It was probably inevitable that Dave Chappelle would do the most provocative comedy on Bill Cosby.
After all, no comic has done more button-pushing jokes about the crime and punishment of famous black men. Chappelle waded into the sex scandals of Michael Jackson and R. Kelly (“How old is 15, really?”), and last year I saw him quiet an uncomfortable crowd as he mused on a rape case in the news. Yet in his terrific new special, “The Age of Spin” — available on Netflix along with an uneven but still riveting second hour, “Deep in the Heart of Texas” — the tension rose when Chappelle brought up fan reaction to his jokes about the Cosby rape accusations.
Is Chappelle about to be the first major comic to defend Cosby? He is not, but what he does do is passionately articulate what a devastating loss it is that Cosby’s cultural legacy is being wiped away from popular memory. As a comic who grew up in the 1970s and ’80s, Chappelle explains how much Cosby meant to him, without playing down the accusations. Still, it takes guts to close a show, as he does, with an argument for complexity in our assessment of Cosby, and Chappelle’s daring, his eagerness to challenge his audience, is what makes the arrival of these specials such an invigorating, and possibly polarizing, event.
When Chappelle abruptly left his show on Comedy Central in 2005, it didn’t just take him off television. It radically changed his image and career. In the previous seven years, he produced three stand-up specials for television. He hasn’t done any more until now, but he has toured constantly, becoming a performer you need to see live.
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The two specials lean heavily on giddily funny stories, self-referential bits about previous shows going wrong and some explosively silly sex jokes. There’s no mention of President Donald Trump, but an imagined movie pitch about a superhero who fights Mexicans might be an allusion. Chappelle also compares himself to his peers, flashing jealousy over the success of Kevin Hart and throwing a jab at Key and Peele for “doing my show,” as well as performing a fantastic impression of Katt Williams.
In “Spin,” Chappelle builds sweeping historical premises that position him as an elder statesman. “I’m from a different time,” he says, before describing how jarring it was to watch the 1986 Challenger space shuttle explode live on television while in school. Sharing that disaster was a touchstone for many of his generation. Singling out a kid in the audience, he says: “For your generation, the space shuttle blows up every day.”
His point seemed to be that communal tragedy and anger have become part of a steady diet in our social-media feeds. The result is that people stop caring, retreating to their phones. Chappelle may criticize the younger generation, but he stops short of anything approaching a lecture, always far more comfortable skewering his own insecurities and irresponsibility.
The special is cleverly organized around stories of the four times he met O.J. Simpson, first when he was a teenage comic and Simpson was a beloved sports star, and finally after he left his show and Simpson was the protagonist of the trial of the century. Whereas the brilliant documentary “O.J.: Made in America” traces a history of race relations through that football player’s life, Chappelle locates his own fears through those mundane encounters with Simpson.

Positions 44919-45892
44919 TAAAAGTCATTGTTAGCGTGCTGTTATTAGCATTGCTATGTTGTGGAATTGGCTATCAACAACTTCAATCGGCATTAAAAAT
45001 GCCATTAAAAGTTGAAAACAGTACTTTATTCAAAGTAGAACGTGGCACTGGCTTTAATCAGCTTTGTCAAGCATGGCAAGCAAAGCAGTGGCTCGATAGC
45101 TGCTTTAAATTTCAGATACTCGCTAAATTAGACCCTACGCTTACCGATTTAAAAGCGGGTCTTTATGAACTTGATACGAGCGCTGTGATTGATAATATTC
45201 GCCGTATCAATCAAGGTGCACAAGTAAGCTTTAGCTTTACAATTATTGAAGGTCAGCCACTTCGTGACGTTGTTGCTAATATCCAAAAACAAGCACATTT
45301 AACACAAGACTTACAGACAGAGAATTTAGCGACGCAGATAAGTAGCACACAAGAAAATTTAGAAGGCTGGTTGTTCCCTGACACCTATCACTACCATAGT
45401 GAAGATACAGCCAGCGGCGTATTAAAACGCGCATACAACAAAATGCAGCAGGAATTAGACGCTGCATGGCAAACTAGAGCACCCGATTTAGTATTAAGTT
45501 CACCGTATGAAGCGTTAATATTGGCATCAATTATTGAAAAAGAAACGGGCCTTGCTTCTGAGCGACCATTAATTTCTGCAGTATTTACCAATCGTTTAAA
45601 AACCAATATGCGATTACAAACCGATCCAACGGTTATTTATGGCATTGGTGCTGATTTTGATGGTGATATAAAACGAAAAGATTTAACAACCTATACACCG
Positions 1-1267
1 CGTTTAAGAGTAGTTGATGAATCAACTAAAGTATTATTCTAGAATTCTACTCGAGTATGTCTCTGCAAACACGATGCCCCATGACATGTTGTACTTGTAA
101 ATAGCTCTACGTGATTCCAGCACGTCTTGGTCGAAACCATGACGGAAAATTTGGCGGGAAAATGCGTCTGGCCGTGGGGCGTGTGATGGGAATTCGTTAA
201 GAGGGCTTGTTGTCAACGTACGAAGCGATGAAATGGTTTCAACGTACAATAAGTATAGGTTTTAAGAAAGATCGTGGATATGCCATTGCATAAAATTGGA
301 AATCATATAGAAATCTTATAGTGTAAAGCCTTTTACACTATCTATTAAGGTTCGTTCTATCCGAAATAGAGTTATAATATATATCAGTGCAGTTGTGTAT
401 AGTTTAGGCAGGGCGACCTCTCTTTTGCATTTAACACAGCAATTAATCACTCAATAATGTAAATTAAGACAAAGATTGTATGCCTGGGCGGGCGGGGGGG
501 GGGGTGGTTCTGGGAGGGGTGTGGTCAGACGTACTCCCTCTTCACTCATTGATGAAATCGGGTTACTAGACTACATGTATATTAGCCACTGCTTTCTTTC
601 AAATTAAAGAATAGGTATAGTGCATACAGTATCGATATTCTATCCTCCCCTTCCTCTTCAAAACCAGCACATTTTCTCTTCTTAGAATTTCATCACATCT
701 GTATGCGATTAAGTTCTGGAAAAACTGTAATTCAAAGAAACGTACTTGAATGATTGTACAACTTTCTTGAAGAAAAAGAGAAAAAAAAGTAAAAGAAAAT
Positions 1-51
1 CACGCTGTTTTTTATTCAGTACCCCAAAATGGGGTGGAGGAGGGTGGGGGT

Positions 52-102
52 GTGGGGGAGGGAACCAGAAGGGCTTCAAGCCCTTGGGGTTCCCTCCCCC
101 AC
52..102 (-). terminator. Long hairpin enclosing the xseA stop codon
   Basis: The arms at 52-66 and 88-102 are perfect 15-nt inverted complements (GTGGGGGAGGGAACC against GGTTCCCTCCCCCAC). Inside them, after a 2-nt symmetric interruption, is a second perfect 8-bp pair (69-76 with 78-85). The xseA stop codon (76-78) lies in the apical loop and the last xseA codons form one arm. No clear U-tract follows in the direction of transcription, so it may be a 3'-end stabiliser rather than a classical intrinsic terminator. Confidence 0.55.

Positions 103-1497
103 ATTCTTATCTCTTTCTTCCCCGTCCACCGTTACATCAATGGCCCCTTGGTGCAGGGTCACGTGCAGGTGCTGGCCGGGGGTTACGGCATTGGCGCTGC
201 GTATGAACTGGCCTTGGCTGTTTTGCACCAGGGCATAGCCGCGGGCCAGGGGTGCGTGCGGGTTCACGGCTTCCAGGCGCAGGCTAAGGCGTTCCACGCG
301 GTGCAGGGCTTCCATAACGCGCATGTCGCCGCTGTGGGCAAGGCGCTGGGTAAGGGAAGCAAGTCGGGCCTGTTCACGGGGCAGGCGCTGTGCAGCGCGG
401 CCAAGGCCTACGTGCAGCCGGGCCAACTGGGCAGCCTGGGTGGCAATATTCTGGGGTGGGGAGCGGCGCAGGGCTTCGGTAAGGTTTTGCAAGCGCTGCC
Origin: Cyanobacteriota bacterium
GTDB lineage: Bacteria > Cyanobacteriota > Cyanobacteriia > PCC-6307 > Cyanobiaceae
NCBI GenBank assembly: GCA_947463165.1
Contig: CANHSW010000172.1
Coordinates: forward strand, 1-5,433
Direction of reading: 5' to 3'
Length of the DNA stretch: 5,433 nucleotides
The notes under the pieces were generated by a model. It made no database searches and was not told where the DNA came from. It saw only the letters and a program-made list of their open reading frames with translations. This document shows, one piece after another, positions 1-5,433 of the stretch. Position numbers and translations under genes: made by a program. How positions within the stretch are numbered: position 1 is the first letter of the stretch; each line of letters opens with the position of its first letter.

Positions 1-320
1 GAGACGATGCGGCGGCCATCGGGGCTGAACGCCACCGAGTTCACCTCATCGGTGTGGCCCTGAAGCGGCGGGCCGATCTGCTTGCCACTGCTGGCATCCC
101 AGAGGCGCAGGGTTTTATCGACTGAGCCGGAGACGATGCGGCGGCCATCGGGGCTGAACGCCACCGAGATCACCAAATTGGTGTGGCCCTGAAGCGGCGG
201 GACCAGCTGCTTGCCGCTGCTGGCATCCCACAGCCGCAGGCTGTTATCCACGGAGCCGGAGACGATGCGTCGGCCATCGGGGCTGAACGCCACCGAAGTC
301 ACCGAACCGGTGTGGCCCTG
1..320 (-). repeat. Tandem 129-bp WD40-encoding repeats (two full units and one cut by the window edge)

“Spin” was shot in Los Angeles and has a Hollywood vibe, with a Morgan Freeman voice-over in the opening scene, then a helicopter shot and an entrance filled with smoke and loud music. Dressed in white sneakers and a jacket with his name on the front, Chappelle looks like a star. “Deep in the Heart,” shot in Austin, Texas, has a slightly more down-to-earth style, with Chappelle, in denim, spending a large part of the show seated near the stage.
That material is older, with references to the Ray Rice, Paula Deen and Donald Sterling scandals. Some of his provocations, like a paranoid riff on vaccinations, seem less than fully formed, and the show loses its comic zest in some of his umbrage over sensitivity to transgender people. But he does throw out some bar-stool arguments that work nicely as jokes. “I don’t think men should be gynecologists,” he said, calling it “a conflict of interest.”
The special’s backbone is about Chappelle’s home life, weaving together a story about friction with his wife and one about dealing with a son who has been in a fight at school. In these long, splendidly preposterous set pieces, you might notice why Cosby means so much to Chappelle.
While they are very different comics — it’s hard to imagine Cosby doing jokes about foot sex and masturbation — they share a meticulously patient storytelling style and a crusty, slightly impatient attitude toward the younger generation. And now 43, after nearly three decades in show business (he was 14 when he first went onstage), Chappelle not only has a new kind of gravitas, but he has also embraced his status as an older comic with mature worries, like schools for his kids and growing old with his wife.
Chappelle does not, however, pose as a responsible paternal figure in the chaos of domestic life. In his stories about small-town Ohio family life, he remains the immature mischief-maker, a well-meaning dad with the instincts of a reckless kid. Chappelle is an authority figure for a world that doesn’t believe in them anymore.
“The Age of Spin” and “Deep in the Heart of Texas” are available on Netflix.